Just as so many of the area’s student-athletes were disappointed when the PIAA shut down the spring sports season, I too, was crushed, especially when I realized that I would be among those that will miss my end-of-the-season pilgrimage to Seth Grove Stadium at Shippensburg University for the PIAA Track and Field Championships.
I have been making that late May trip since 2003 and have seen hundreds of podium-finish performances, dozens of top three contenders and my share of fantastic golden moments from so many of our area athletes in that time span.
In total, I have seen 17 area individuals and two Central Cambria girls 3200-meter relays win gold medals. Javelin has been the most prolific event with three throwers claiming gold.
I also had a string of nine straight seasons from 2003 to 2011, where there was at least one gold medal victor, and in 2007 I covered four, the most I’ve ever had in a championship weekend.
The focus of this first installment of three is the single-medal winners who earned their spots at the top of the podium.
• In 2003, Ligonier Valley senior Caleb Hood delivered the first gold-medal performance that I saw, winning the 300 hurdles race by holding off Jim Ross of Dunmore.
• Westmont Hilltop’s David Mock and Forest Hills’s Jake Strayer, both seniors, had been running neck and neck throughout the entire track season in 2004 building up to the finale.
Mock had beaten Strayer at the West Central Coaches Meet and the District 6 event, so it was not a huge surprise that the two were battling it out for the top spot in the 3200 final.
Mock, who had won the 2003 cross country crown, prevailed over Strayer to capture the title.
• In 2005, Windber senior Nate Kiss won the 110 hurdles final the hard way.
Kiss finished fourth in the preliminary round and held on for eighth in the semifinals, putting him in Lane 1, right by the outside fence, for the finals. Ideally, the top runners are in Lanes 3 and 4.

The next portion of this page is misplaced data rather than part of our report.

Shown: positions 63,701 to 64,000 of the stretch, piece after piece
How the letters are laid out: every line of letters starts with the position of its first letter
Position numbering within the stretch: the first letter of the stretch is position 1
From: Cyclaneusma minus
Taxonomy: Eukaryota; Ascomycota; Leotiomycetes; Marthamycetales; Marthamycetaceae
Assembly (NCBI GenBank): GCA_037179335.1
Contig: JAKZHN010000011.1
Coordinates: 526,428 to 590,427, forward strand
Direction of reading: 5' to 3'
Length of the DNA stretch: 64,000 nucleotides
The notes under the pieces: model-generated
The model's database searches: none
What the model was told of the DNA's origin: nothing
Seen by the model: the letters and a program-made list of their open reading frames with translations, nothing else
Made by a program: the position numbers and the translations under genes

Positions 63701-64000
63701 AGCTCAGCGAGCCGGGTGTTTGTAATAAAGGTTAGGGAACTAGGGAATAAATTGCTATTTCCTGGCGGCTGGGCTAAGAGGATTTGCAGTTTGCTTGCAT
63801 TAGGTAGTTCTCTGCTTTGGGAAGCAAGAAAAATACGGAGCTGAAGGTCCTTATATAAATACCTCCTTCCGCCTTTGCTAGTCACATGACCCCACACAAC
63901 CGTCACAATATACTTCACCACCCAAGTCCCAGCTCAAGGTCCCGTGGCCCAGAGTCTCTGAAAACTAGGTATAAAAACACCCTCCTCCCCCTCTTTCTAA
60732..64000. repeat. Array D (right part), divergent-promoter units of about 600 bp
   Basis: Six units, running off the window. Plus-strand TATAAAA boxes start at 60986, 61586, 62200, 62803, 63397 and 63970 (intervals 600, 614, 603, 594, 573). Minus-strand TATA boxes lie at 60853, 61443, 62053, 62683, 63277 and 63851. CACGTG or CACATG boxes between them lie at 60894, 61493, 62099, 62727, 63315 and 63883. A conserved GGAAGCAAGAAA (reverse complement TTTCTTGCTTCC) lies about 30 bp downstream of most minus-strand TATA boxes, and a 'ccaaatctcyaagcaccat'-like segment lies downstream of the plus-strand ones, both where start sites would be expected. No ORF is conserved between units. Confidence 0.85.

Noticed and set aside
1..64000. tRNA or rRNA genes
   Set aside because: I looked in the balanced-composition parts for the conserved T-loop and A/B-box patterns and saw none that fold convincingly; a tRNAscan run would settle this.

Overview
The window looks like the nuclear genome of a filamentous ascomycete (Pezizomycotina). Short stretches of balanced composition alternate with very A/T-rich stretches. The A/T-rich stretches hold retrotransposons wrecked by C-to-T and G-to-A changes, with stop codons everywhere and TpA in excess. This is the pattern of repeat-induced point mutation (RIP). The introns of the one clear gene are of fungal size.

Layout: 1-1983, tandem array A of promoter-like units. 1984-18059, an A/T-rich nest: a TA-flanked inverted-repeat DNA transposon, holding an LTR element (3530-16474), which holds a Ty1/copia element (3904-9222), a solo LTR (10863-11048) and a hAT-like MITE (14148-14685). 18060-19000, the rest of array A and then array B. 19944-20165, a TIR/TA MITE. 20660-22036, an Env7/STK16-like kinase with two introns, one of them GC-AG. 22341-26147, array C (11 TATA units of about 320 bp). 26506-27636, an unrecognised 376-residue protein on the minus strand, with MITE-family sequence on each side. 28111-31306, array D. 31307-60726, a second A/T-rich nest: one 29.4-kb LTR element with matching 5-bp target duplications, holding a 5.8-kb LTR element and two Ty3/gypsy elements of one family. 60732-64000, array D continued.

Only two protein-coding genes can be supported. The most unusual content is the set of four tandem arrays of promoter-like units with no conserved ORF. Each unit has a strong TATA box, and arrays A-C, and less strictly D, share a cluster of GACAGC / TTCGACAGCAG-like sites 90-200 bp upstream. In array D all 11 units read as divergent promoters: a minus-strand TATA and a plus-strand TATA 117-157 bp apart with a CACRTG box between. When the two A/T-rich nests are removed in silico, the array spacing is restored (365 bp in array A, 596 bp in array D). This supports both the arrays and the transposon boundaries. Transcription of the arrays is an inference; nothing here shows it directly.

But the Ramblers hurdler came out with purpose in the final, and won with a time of 14.64, just ahead of Valley’s Toney Clemons (14.74). Kiss joined his older brother, Jeff, who had captured the hurdles crown in 2002.
• Junior Mike Podlesnik running for Meyersdale, but hailing from the tiny school of Salisbury-Elk Lick, surprised the 2006 field of competitors by winning the 1600 run.
Podlesnik, one of just five runners to have a state qualifying standard time, entered the competition as the third seed and outdueled Kutztown senior Josh Neyhart to win in 4:18.64.
• In 2007, United junior Eric Skedel fought through his frazzled nerves to win the javelin competition with a throw of 198 feet, 10 inches.
“I was sure happy,” Skedel said after the awards ceremony. “I didn’t have the best mark that I wanted, but I went out there and I got the title, so that’s all I wanted. Everybody came out to watch us and I hope I made them proud.”
During the competition, Skedel injured his elbow.
“After my second throw – I was so nervous and everything – my form was off and my javelin was real stiff, so I hurt my elbow just a little,” he said. “It’s not real serious. It should be OK. I never had so many nerves before. I think that’s what threw me off some.”
• The middle sister of the three running siblings from Central Cambria, junior Kelsey Seymour won the 2009 gold medal in the 1600 run.
Seymour pulled away down the front straight away to finish in a time of 5:01.89, while junior Kady Weisner, of Elk County Catholic, was second in 5:04.65.